|Reference||STATE OF THE ART||Stan Augarten|
|Three Bright Mice;|
and More, on the Run!
BY RAY BRADBURY
Thirty-three years back I wrote a story titled "There Will Come Soft Rains," in which a robotic house continued "living" long after its inhabitants had been taken away in a war.
The house made breakfasts, played music, fixed dinner parties, laid out toys and games, and two or three times an hour, release bright mechanical mice that scurried about seizing and destroying paper scraps, cornflake bits, or cracker crumbs. Then the wondrous intelligent mice vanished back in their wainscot cubbies, to be called forth later when a dog died and needed a "funeral."
I did not then predict how the house ran itself, or sent my witty mice to their missions. It is obvious now that the house and its devices were transistorized, computerized. But the transistor and computer, at least in its present-day thumbprint snowflake size, had not as yet been dreamed or invented.
Today, my low-powered, high-speed mice are out of their walls, forever. They will never snap back in their cubbies, but will run free amongst us, snatching data and lardering it for a rainy day, or some bright noon when we once more head for the Moon.
No one saw these mice coming. No one, that is, in my field, writing science fictions. Oh, a few novels were written about those Big Brains, a few New Yorker cartoons were drawn showing those immense electric craniums that needed whole warehouses to THINK in. But no one in all of future writing foresaw those big brutes dieted down to fingernail earplug size so you could shove Moby Dick in one ear and pull Job and Ecclesiastes out the other.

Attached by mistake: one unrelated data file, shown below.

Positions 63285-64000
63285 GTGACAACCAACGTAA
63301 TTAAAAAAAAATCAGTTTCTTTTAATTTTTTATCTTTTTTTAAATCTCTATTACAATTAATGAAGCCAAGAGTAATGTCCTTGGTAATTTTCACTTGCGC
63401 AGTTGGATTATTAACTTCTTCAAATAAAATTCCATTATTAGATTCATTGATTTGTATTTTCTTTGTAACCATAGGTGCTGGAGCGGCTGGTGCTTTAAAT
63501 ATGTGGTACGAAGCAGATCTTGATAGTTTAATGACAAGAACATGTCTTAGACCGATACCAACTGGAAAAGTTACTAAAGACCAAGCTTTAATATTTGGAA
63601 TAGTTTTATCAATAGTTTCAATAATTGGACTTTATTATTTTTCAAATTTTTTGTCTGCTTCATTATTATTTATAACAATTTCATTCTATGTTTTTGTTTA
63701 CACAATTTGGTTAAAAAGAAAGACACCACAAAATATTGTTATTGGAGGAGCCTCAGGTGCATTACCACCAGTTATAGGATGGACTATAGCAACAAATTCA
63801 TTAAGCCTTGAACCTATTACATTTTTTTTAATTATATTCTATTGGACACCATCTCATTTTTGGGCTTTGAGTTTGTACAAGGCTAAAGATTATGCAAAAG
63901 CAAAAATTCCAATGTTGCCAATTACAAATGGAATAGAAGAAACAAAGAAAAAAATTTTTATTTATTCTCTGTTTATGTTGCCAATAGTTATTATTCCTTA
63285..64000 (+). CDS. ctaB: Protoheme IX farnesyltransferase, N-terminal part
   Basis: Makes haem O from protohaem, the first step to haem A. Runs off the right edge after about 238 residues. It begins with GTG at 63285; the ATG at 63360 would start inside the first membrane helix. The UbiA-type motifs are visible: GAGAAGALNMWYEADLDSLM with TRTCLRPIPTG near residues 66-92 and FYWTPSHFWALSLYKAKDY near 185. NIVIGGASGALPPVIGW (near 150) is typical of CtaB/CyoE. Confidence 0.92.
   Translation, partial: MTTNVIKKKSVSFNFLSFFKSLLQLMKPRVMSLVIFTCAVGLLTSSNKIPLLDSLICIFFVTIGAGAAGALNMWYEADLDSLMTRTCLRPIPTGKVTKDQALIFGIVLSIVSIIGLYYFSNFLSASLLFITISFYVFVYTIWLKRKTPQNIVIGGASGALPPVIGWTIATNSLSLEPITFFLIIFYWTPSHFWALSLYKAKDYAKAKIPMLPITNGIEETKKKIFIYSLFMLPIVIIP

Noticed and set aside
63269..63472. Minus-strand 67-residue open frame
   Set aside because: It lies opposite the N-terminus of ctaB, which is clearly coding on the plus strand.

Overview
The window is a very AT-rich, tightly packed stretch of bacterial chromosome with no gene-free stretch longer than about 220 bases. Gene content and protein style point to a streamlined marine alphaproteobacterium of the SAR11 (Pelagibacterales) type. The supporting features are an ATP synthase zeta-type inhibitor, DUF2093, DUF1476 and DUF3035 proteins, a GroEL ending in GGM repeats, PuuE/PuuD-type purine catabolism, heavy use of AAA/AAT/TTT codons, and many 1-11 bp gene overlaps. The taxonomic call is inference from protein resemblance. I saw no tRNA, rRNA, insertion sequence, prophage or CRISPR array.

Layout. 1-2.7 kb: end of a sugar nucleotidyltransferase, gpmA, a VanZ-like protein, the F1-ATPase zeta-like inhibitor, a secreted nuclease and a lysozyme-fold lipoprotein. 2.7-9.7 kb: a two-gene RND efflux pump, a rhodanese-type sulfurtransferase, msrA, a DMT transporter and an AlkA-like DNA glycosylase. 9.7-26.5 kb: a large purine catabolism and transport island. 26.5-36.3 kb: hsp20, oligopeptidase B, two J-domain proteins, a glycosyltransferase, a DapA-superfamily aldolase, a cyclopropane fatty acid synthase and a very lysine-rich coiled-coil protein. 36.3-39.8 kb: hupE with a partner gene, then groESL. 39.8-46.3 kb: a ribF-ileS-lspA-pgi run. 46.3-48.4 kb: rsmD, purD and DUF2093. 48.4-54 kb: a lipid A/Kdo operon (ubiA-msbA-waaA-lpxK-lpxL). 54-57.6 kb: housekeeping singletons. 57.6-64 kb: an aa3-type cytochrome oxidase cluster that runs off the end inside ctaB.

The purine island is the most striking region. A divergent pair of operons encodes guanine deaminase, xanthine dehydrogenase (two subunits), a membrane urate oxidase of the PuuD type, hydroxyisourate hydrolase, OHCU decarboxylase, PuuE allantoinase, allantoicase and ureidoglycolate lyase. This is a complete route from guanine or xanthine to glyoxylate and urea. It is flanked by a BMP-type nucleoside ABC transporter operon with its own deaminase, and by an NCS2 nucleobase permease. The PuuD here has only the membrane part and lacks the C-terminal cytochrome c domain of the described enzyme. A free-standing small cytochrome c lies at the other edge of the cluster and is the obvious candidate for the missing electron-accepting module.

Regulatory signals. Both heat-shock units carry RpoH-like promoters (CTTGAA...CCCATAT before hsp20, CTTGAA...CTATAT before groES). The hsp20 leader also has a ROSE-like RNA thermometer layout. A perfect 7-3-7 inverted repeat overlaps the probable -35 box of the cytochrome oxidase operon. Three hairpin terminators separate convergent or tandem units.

Surprise! Which is what makes the future so hard to predict. I saw only the broad strokes and could not in any way tell anyone how to truly run that future house to educate its spark-inhabited rodents.
Now, thirty-three years on, the innards of my mice lie here in this book, just this side of being microscopic wonders. Eye their circuitries to savor their intricacy and their varied palettes. First cousins to the cloisonné dish, the Persian carpet, the Vatican mosaics; what miniature panoplies live here. And live is the word. For not only do these laboratory-found-objects look vital, they are juiced with creation. All the stuffs and junks and fabulous dreams of once sleepless men are shelved, stashed, and eye-droppered here.
Once, in a speech, I predicted we would cart along, via microcomputers, every elephant, flea, Cracker Jack box, Mad Comic magazine, every Molière play and Shavian preface in history, all trapped on mind-edible chips to be eaten in cream as we landfall Neptune.
"Trivia!" cried a professor. "You want to take along all that Trivia!?"
"Sir," I replied, "the great whales of the sea survive on trivia. Yet, see their size!"
Well, now, enough. Within these pages - the trivia-collecting devices, blooded with electric pulse, that will toybox our junkyard nightmares, remember our roots, preserve our encyclopedic sciences, speak in poetic tongues, and promise us far futures that we can indeed long for, reach for, and have.
It's all a rare treat for the eye.
And where the eye goes, will the mind not follow, and the flesh soon pursue?
|STATE OF THE ART
©Copyright Stan Augarten
|This book is provided for general reference. The National Museum of American History and the Smithsonian Institution make no claims as to the accuracy or completeness of this work.|
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